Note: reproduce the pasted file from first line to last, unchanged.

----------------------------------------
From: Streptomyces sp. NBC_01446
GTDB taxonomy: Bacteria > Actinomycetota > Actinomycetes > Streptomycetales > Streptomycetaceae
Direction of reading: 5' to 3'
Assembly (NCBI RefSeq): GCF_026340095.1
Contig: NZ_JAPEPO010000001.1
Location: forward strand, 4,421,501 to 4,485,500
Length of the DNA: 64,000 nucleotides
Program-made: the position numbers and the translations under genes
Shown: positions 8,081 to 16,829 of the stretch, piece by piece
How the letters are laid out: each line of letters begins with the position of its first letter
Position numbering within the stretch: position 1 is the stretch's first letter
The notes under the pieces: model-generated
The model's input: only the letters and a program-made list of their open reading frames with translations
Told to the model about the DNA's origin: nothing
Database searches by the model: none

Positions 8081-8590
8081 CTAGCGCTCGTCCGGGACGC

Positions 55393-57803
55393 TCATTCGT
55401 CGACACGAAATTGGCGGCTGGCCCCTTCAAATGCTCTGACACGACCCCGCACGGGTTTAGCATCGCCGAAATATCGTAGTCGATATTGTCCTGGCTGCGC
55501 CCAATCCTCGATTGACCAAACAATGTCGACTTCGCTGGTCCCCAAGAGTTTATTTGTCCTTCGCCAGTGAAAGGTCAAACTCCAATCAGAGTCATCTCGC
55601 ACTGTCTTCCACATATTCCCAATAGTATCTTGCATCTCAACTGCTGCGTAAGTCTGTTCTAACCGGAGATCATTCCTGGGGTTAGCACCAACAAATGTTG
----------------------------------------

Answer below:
From: Streptomyces sp. NBC_01446
GTDB taxonomy: Bacteria > Actinomycetota > Actinomycetes > Streptomycetales > Streptomycetaceae
Direction of reading: 5' to 3'
Assembly (NCBI RefSeq): GCF_026340095.1
Contig: NZ_JAPEPO010000001.1
Location: forward strand, 4,421,501 to 4,485,500
Length of the DNA: 64,000 nucleotides
Program-made: the position numbers and the translations under genes
Shown: positions 8,081 to 16,829 of the stretch, piece by piece
How the letters are laid out: each line of letters begins with the position of its first letter
Position numbering within the stretch: position 1 is the stretch's first letter
The notes under the pieces: model-generated
The model's input: only the letters and a program-made list of their open reading frames with translations
Told to the model about the DNA's origin: nothing
Database searches by the model: none

Positions 8081-8590
8081 CTAGCGCTCGTCCGGGACGC

Positions 55393-57803
55393 TCATTCGT
55401 CGACACGAAATTGGCGGCTGGCCCCTTCAAATGCTCTGACACGACCCCGCACGGGTTTAGCATCGCCGAAATATCGTAGTCGATATTGTCCTGGCTGCGC
55501 CCAATCCTCGATTGACCAAACAATGTCGACTTCGCTGGTCCCCAAGAGTTTATTTGTCCTTCGCCAGTGAAAGGTCAAACTCCAATCAGAGTCATCTCGC
55601 ACTGTCTTCCACATATTCCCAATAGTATCTTGCATCTCAACTGCTGCGTAAGTCTGTTCTAACCGGAGATCATTCCTGGGGTTAGCACCAACAAATGTTG